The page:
"But at midnight Paul and Silas were praying and singing hymns to God, and the prisoners were listening to them. Suddenly there was a great earthquake, so that the foundations of the prison were shaken; and immediately all the doors were opened and everyone’s chains were loosed. And the keeper of the prison, awaking from sleep and seeing the prison doors open, supposing the prisoners had fled, drew his sword and was about to kill himself. But Paul called with a loud voice, saying, 'Do yourself no harm, for we are all here.'Well, the heroes just got themselves captured in a spectacular case of Cutscene Incompetence. Sadly, the guards are competent and won't let them leave. What are the heroes to do? Talk to the guard. No, seriously. Half the time they're part of a Weird Trade Union or are Punch Clock Villains and otherwise normal people. If somebody is Only in It for the Money, their loyalty can quickly change to whoever offers more money. Ask them if they know what their boss did to Bob, or plans to do to their family. Do they know the scar behind their left ear contains a mind control device? How about that their boss can remote activate a Cyanide Pill he had installed during their last trip to the dentist if things go south? If that doesn't Scare 'Em Straight, then ask them about their wife and kids, hobbies, or sports team. An ounce of Character Development will make them a Mauve Shirt and get them to do a Heel–Face Turn faster than you can say "No Dental". If that doesn't work, just bribe them. Filthy lucre can work remarkably well on the morally flexible, and just because you're heroes doesn't mean you can't exploit the inherent flaws of evil. If the villain keeps The Paid-For Harem nearby, seducing the concubines or appealing to their good nature usually works. Or just tricking them into getting the key; they aren't usually very bright. Mooks turned allies this way might never graduate to the main cast, but even if they don't do a full Heel–Face Turn, the heroes will have made an important ally for the episode and the mook in question will get all the attendant perks and dangers of being a Mauve Shirt. This can be especially beneficial to some heroes, as these Mook Face Turners can be Defecting for Love. See also Not Always Evil, and Talking Your Way Out.
"Then he called for a light, ran in, and fell down trembling before Paul and Silas. And he brought them out and said, 'Sirs, what must I do to be saved?'”
"Then he called for a light, ran in, and fell down trembling before Paul and Silas. And he brought them out and said, 'Sirs, what must I do to be saved?'”
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Anime and Manga
- Sylvia seems to be doing this with a pair of Mecha-Mooks in the Viewtiful Joe anime.
- Sonic X: Decoe and Bocoe do this right after their Disney Death in Episode 48. After the following episode where they are seen hanging out at the Thorndyke Mansion, this plot development was seemingly dropped with no explanation. The anime also adapts E-102 Gamma's story from Sonic Adventure.
- In Fullmetal Alchemist, the Elric brothers are able to recruit four Chimera soldiers from Central out from under Kimblee. Al does it by making them remember that they are still humans and can try to get their bodies back; the ones Ed gets don't mind being chimeras as much, but join him because he saved their lives after Kimblee blew them all up.
- In a later chapter, a platoon of soldiers sent to kill Olivia Armstrong on orders of their superiors, quickly join her side when attacked by Sloth and the alchemic zombies. Their greatest moment comes when they selflessly and at great risk try to slow down the superfast Sloth with a chain.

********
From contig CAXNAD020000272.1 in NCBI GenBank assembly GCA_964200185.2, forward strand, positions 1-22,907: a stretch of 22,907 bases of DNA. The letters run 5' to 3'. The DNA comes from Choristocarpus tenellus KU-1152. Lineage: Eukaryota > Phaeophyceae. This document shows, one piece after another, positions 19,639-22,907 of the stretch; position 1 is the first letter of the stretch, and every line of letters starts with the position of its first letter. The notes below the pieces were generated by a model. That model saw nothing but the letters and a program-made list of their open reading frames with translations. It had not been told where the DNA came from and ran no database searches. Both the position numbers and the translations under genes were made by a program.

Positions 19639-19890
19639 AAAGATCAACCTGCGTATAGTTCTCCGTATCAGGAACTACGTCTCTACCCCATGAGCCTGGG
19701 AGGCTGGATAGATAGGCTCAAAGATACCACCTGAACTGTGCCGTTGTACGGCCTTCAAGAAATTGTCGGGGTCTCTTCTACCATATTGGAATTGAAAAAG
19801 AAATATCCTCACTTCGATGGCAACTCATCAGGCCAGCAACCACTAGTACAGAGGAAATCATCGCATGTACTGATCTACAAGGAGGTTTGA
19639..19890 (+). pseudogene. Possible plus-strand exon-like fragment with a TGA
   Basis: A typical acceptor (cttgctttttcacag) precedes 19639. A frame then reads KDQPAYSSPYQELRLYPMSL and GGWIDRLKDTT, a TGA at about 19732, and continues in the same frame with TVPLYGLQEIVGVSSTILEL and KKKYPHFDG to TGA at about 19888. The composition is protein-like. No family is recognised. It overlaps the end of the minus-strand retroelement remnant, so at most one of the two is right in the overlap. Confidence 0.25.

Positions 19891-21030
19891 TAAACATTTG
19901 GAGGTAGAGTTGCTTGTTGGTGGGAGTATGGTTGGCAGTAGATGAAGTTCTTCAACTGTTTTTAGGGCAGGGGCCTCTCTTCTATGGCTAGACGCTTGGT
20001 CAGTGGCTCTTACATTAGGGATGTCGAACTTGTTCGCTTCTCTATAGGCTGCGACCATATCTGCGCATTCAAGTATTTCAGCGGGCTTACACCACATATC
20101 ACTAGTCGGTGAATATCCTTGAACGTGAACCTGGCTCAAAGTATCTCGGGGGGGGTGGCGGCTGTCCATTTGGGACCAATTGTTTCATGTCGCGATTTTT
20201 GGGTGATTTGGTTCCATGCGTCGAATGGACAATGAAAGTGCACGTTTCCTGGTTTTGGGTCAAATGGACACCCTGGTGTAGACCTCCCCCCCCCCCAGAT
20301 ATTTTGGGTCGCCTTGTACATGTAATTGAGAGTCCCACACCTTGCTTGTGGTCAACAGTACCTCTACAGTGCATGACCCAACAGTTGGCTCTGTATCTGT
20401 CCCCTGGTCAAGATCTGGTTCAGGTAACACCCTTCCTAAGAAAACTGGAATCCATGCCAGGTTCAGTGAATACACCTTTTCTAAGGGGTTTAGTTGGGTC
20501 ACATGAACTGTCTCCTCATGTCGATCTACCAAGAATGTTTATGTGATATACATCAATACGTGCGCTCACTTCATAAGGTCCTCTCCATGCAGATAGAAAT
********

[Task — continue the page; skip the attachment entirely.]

- Mobile Suit Gundam Wing: Endless Waltz: When it's revealed that Dekim Barton only cared about himself, while manipulating his entire army by invoking the name of the late Treize Khushrenada, and topping it all off with shooting Mariemeia Kushrenada when she was doing a Heel–Face Turn, nearby mook draws his gun, shoots Dekim dead, and then apologizes for betraying Treize's ideals.
- Similarly, in Mobile Suit Gundam SEED, Patrick Zala is killed by his aide Ray Yuuki after he objects to Zala's genocidal plans. Well, he shot Ray first, but he got him back later.
- In One Piece, one of the Enforcers accidentally gets hit by Gedatsu's Swamp Cloud, and Chopper saves him. When Gedatsu denounces him for being weak, the Enforcer decides to help Chopper against him, but is quickly defeated.
- In Fist of the North Star, upon knowing Glen was being forced to serve his boss because all he knew was fighting, Kenshiro convinced Glen to quit the gang and live a new life. He agreed. Sadly, Glen was shot dead by his boss.
- In Sonic the Hedgehog, when Sonic and Sally are attacked by a large group of mercenaries, Sally manages to bribe two of them into temporarily working on her side.
- Bob of HYDRA in Cable & Deadpool was originally...well, of HYDRA. After Deadpool took him prisoner he slowly slid from being a terrified hostage to outright adoring the merc with a mouth. It's unclear how much Stockholm Syndrome is involved.
- In An Entry with a Bang, the Buron Cavalry, one of the various mercenary outfits involved in the attack on Earth, decides to make a mid-battle defection after seeing how many nukes Earth has. The half ton of gold President Ryan offered also helped.
- During the climax of Getting Back on Your Hooves, both Checker Monarch's butler Helping Hoof and the Diamond Dogs she's been employing as grunts turn on her, for different reasons.
- During a battle between Spider-Man and the latest Director of SHIELD, Norman Osborn in Because I'm Not Popular I'll Try to Go Out with a Hero is when a single SHIELD agent begins shooting Osborn, realizing that he isn't a hero.
Films — Animated
- In The Incredibles, Mr Incredible has been captured and believes his family has been murdered by Syndrome. He is able to snatch Syndrome's right hand lady, Mirage, and threatens to crush her if not released. Syndrome tells him to do it. Mr. Incredible can't bring himself to kill her and lets her go. Although Syndrome claims he knew Incredible was bluffing, Mirage is furious that he gambled with her life, and later aids the Incredible family in escaping the island.